The chancellors and I stand firmly in support of our DACA students and are mobilizing whatever resources we can provide to ensure their well-being. Our message to them, as to all University of Nebraska students, is clear: They are welcome here, they are important members of our community, and we are proud of their courage and commitment to their education. We ask Congress to act quickly to remove the uncertainty for these young people who are working hard to pursue the American dream.

Hank M. Bounds, Ph.D.
President, University of Nebraska

11/10/2017 President’s Op-Ed: University research serving those who serve us
President’s Op-Ed: University research serving those who serve us

Nov. 10, 2017

By Hank Bounds
President, University of Nebraska

This Veterans Day, I’m reflecting on the many things that make our country special.

At the top of the list are the men and women who have fought to defend our freedoms – some of them making the ultimate sacrifice to protect the ideals set forth by our Founding Fathers.

We can’t thank our veterans enough. It’s our privilege and responsibility to give back however we can to the men and women who have served our country.

One of the ways we can do that is through research and education that protects the United States and our soldiers from those who would do us harm. Nebraskans can be proud that in this area, their university is leading the way.

I recently traveled to Washington, D.C., to visit some of the nation’s top defense organizations and explore opportunities for continued partnership. From my conversations, it’s clear that the work being done at the University of Nebraska to keep our warfighters and citizens safe – whether from biological, chemical, nuclear, cyber or other kinds of threats – has caught the attention of experts in the nation’s Capital. They’re increasingly turning to our faculty to do the kind of research that will save lives on the battlefield.

We’re in elite company. The University of Nebraska’s National Strategic Research Institute, a five-year-old partnership with our neighbors at USSTRATCOM, is one of only 13 such centers in the country to conduct research directly for the Department of Defense. That means our military partners are depending on University of Nebraska expertise to quickly yield innovations that will help combat the very real threats we face to our national security.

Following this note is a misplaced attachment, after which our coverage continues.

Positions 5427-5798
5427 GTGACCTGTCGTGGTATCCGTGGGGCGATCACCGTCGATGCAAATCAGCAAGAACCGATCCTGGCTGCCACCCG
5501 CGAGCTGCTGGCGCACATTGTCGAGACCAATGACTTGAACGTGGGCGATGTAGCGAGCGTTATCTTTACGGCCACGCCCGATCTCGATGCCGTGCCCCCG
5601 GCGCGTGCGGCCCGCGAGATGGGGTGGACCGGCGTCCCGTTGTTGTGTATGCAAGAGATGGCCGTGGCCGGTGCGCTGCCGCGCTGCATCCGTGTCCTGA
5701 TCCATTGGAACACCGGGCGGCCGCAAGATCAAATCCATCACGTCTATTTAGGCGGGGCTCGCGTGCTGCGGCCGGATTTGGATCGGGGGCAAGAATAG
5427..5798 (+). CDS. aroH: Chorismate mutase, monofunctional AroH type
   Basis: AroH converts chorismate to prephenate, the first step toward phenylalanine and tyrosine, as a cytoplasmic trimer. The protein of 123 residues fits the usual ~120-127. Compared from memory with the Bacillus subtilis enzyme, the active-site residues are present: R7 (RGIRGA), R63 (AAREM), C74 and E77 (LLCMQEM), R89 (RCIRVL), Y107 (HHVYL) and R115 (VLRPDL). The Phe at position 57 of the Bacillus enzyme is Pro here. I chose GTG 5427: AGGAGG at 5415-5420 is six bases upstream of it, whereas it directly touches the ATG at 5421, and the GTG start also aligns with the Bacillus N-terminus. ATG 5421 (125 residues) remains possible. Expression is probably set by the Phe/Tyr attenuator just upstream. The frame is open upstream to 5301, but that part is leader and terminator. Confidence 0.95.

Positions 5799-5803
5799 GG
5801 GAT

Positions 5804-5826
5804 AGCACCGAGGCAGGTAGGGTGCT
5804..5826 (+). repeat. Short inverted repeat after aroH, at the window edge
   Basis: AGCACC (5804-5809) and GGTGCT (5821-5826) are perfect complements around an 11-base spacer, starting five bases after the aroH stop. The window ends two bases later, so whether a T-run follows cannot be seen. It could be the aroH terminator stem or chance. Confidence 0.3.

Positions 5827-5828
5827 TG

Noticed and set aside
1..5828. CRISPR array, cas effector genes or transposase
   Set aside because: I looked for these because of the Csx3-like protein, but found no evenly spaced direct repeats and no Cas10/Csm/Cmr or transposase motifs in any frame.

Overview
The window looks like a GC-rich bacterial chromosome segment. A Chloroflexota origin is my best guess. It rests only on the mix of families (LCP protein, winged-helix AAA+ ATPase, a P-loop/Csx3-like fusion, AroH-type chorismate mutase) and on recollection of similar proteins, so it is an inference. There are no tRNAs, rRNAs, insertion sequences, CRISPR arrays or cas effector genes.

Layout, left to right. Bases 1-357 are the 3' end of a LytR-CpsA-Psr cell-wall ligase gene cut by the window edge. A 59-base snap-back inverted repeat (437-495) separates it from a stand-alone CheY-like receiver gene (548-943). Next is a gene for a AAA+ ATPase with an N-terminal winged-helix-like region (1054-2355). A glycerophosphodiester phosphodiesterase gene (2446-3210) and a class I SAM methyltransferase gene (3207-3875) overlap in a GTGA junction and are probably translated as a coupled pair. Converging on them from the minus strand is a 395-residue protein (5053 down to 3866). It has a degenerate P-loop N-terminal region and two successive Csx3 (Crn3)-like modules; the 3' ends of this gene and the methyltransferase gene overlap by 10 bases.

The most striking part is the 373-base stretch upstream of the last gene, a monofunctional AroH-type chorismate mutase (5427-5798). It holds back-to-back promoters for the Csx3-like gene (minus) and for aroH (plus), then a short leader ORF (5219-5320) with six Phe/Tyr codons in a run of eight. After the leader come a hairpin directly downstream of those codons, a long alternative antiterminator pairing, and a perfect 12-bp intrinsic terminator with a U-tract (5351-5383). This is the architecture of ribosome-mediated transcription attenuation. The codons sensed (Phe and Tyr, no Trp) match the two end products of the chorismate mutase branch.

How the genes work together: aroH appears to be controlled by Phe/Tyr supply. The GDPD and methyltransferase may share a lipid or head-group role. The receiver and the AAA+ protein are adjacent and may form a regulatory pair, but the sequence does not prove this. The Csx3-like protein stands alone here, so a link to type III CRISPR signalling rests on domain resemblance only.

That’s an incredible point of pride for Nebraska, one that is possible because of the support of our partners and the talents of our faculty. For me, it’s humbling to serve alongside faculty whose work has this kind of impact. Here are just a few examples:

  • Our pathologists are working to develop vaccines for infectious diseases like anthrax. The work of the University of Nebraska Medical Center in treating Ebola patients has already garnered international attention and is one reason we were recently selected to host a global infectious disease training center.
  • We’re using social media to understand the psychology of groups like ISIS to gain an edge in the fight against terrorism.
  • Our physicists are developing lasers that can detect nuclear materials hidden within more than a foot of steel.
  • Our engineers are designing better roads and traffic control devices that will help protect U.S. military bases around the world.
  • Research by our food scientists will result in faster, more effective responses to outbreaks of foodborne illness among military personnel.

In all, well over 100 University of Nebraska faculty and students have been engaged in the work of the National Strategic Research Institute since its founding. What’s most exciting to me is that our work is just beginning. We have an opportunity to grow our defense research efforts significantly – doing even more to support the mission of USSTRATCOM, the Department of Defense and the warfighters who put their lives on the line to defend us.

Our goal is for University of Nebraska research to help more of our men and women in uniform come home safely. This is among the most important work of our university. And it’s exactly the kind of work Nebraska’s public university should be doing – bringing our resources to bear to serve citizens and address the urgent challenges facing our state and world.

To Nebraska’s veterans and their families, including the University of Nebraska students, faculty and staff who have served, thank you. We are honored to support you.